Scanning Electron Microscope - High Voltage Power
I didn't think to get a picture of the SEM's
high voltage power supply in its original condition, with the lid duct-taped
on and sitting in a tub full of dirty oil. Use your imagination.
Upon opening the case, my first thought was, oh great...rust.
Closer inspection of the flaky brown stuff showed that it was rather elastic,
suggesting that it was the remains of the missing gasket. Here
is a picture of the case, with less than pristine oil and the sophisticated
oil recovery (disposable plastic cup) and filtration (funnel and coffee
filters from Wal-Mart, used 1-gallon milk jugs) systems.
About half a gallon of oil was recovered from
the tub, filtered and tested for breakdown strength, using the polycarbonate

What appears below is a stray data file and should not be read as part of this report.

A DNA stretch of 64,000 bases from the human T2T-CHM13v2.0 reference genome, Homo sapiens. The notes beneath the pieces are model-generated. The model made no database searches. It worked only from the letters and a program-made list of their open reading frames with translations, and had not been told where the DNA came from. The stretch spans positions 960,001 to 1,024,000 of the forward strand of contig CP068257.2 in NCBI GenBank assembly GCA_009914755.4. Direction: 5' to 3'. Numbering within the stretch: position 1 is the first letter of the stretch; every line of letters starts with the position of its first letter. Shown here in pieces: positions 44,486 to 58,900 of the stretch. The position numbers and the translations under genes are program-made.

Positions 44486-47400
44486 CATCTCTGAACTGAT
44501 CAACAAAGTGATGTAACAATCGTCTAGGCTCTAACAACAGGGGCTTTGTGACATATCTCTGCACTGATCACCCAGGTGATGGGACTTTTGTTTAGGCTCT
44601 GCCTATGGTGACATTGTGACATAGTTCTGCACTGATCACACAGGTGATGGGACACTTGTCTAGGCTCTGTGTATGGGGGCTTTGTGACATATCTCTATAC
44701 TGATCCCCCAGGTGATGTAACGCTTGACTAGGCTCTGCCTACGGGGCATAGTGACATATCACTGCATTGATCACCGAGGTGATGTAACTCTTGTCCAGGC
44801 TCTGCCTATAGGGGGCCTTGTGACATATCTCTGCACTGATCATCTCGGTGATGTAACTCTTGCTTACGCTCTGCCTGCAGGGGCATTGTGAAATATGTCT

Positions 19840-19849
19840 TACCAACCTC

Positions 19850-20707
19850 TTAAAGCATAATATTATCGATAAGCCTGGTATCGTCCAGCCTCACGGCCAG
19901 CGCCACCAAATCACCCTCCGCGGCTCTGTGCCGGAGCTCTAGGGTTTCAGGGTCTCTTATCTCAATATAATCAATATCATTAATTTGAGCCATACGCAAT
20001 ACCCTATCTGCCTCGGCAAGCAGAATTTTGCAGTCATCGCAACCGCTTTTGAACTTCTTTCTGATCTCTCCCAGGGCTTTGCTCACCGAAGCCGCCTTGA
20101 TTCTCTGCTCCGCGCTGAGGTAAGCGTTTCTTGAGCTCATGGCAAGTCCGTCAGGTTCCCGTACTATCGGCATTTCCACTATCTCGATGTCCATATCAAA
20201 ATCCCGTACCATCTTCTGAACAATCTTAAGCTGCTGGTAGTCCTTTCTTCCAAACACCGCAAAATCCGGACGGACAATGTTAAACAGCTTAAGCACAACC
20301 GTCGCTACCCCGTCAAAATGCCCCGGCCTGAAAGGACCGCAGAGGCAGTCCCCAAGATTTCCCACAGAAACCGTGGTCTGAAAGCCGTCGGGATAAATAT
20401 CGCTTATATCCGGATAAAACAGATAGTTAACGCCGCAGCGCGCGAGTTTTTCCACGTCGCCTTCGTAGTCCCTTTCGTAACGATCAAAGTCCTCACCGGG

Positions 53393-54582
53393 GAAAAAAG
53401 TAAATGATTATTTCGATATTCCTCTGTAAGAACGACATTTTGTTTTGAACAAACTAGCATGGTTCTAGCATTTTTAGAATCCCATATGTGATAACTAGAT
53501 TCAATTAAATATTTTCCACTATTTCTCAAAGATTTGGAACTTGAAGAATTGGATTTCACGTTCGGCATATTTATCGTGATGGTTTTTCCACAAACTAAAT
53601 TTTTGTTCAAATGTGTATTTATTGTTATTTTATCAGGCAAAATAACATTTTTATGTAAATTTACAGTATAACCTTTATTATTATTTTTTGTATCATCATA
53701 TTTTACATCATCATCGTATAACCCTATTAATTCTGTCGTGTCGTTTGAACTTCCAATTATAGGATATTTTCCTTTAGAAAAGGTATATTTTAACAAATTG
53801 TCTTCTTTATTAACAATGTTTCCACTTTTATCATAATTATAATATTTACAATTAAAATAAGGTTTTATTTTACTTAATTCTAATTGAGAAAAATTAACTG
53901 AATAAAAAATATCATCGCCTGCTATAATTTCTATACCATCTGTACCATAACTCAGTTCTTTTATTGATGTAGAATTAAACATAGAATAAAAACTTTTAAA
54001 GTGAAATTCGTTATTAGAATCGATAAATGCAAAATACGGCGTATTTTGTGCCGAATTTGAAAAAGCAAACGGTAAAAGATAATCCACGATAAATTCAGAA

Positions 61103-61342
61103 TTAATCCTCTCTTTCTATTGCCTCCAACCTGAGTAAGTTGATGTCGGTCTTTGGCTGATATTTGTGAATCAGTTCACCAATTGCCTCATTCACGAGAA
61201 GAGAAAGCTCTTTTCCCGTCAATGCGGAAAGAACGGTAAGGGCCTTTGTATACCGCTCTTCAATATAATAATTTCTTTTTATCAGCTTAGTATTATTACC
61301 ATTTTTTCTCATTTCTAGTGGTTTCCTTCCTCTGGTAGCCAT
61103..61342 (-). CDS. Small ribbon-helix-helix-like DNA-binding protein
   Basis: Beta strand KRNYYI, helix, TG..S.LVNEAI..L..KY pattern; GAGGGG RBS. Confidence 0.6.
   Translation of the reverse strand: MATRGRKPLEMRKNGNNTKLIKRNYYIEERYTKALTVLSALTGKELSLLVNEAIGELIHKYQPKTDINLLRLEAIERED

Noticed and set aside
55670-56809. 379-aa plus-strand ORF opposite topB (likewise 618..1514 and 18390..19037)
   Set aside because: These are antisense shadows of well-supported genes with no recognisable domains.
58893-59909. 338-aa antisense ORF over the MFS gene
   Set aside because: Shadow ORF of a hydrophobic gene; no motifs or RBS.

and tungsten cell shown below. The oil from the tub was found to have a
breakdown strength of 320 Volts/mil, using a 125 mil gap between 1/8",
spherically tipped, tungsten electrodes (compared to 300 Volts/mil for
the unfiltered oil in the case).
The following pics show the electronics depending from the lid of the
case, from all four sides.
The gasket remains were removed from the case and electronics assembly
with paper towels and cotton swabs, the remainder of the oil filtered,
combined with the oil recovered from the tub and the tank flange lined
with expanded polytetrafluoroethylene rope gasketing.
The five gallons of filtered oil back in the tank.
The electronics lowered into place and the lid bolted down.
Should be good for another 27 years. Let's get it mounted.